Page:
Find the current due dates on Program Proposals.
Open Source Programs are traditional scholarly programs other than those proposed by an AALS Section.
Who may propose a program:
Programs may be proposed by full-time faculty members or administrators at AALS Member or Fee-Paid law schools. International faculty, visiting faculty (who do not retain a permanent affiliation at another law school), graduate students, and non-law school faculty are not eligible to submit proposals but may serve as presenters.
- The program title.
- The names and contact information of the program organizers.
- A detailed description of the proposed program, including (a) the format of the proposed program, (b) an explanation of the overall goal of the program, and (c) if applicable, an indication that one or more speakers will be selected from a call for participants.
- Proposals for Open Source programs may reserve one or more spots for participants selected from a call for participation. Generally, participants selected from a call for participation must be identified by late September.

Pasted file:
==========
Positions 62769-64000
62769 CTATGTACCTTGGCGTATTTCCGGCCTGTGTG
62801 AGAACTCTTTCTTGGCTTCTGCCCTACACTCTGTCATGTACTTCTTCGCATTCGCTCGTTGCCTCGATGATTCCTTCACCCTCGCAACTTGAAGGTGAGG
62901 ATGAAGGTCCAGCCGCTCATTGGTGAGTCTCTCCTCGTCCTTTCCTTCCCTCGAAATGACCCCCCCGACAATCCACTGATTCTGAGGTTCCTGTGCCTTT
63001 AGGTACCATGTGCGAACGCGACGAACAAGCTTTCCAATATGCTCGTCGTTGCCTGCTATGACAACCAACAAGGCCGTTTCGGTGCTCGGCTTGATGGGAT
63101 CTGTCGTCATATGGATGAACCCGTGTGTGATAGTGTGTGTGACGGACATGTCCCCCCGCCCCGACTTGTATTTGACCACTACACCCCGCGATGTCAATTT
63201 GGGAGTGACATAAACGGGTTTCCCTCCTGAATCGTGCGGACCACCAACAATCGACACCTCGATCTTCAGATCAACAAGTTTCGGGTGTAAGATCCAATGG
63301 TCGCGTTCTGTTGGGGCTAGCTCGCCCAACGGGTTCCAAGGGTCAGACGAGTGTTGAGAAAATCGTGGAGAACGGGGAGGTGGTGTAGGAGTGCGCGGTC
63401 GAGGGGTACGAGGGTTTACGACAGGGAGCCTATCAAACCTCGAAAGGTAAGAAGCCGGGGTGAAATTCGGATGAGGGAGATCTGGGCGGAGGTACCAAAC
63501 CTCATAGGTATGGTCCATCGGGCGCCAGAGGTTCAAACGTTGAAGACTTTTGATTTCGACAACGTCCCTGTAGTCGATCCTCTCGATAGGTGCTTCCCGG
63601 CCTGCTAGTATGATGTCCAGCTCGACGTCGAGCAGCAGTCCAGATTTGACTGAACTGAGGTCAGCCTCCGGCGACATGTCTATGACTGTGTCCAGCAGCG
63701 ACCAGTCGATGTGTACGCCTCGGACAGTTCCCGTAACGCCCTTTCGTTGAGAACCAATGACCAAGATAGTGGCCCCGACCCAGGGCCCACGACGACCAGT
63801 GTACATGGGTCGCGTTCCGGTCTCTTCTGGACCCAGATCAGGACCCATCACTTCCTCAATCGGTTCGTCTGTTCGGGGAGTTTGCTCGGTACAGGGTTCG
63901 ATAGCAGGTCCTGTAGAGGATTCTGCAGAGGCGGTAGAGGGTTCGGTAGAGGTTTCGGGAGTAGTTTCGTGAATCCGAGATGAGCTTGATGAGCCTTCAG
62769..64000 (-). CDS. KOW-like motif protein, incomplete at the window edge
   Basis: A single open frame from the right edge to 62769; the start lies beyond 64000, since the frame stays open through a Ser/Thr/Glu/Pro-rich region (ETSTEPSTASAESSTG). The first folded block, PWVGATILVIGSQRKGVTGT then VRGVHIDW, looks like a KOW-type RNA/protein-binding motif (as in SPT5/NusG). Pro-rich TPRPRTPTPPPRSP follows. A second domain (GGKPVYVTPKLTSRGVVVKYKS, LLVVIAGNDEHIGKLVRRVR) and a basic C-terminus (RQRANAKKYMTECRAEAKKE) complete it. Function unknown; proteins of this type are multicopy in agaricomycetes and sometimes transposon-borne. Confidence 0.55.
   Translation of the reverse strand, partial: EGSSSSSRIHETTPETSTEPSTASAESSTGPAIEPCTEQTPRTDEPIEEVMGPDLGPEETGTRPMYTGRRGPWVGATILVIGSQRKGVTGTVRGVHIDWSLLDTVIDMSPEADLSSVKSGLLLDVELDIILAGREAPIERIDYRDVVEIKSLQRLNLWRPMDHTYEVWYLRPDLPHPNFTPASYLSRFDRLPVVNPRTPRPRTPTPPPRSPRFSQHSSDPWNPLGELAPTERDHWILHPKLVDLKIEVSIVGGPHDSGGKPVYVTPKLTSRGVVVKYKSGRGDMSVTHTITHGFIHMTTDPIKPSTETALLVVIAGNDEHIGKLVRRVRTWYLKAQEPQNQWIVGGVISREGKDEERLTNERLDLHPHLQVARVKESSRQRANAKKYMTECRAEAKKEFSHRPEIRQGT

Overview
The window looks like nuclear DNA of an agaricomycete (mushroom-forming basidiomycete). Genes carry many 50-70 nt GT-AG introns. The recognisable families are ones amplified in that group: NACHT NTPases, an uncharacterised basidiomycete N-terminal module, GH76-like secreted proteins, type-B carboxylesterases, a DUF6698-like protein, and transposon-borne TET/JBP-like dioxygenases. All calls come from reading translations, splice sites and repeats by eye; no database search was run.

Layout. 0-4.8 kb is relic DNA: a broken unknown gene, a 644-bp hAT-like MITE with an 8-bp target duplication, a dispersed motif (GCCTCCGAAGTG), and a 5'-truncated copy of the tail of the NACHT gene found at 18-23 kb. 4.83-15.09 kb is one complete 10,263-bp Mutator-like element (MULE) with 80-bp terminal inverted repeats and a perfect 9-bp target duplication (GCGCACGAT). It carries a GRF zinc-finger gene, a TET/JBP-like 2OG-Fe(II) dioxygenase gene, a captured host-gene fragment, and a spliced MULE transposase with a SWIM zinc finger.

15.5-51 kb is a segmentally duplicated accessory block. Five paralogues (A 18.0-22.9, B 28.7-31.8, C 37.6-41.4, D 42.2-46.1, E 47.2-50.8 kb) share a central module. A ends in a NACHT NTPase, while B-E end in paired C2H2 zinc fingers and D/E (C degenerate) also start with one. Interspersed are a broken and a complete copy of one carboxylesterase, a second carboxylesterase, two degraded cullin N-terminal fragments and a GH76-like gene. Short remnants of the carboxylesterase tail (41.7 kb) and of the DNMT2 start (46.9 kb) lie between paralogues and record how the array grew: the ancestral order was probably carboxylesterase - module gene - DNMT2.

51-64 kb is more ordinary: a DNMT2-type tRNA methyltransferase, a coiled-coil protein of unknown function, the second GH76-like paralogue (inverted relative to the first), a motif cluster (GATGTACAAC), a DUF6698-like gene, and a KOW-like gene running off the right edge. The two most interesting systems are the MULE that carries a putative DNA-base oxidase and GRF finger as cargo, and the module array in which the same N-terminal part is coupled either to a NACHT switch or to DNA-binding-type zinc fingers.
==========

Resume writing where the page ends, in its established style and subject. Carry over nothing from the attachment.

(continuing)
- Names of speakers to be invited including their full names and schools with links to or copies of their curricula vitae. The number of speakers should be limited to three (or a maximum of four) plus one moderator and should include a diversity of law schools, viewpoint, gender, race, and years of experience
- If applicable, name the journal or edited volume that will be publishing the program.
Program organizers should take the AALS core value of diversity into account when developing their proposal. Organizers are also encouraged to include junior faculty and participants who provide viewpoint diversity appropriate to the program as well as representation from a wide range of types of law schools.
In reviewing Open Source Program proposals, the Committee will consider the overall quality of the program, including whether:
- The program is likely to be of interest to Annual Meeting attendees;
- There is a diversity of presenters, including diversity of schools, viewpoints, and backgrounds;
- The proposal is well written and thoughtfully constructed; and
- Junior participants will be included.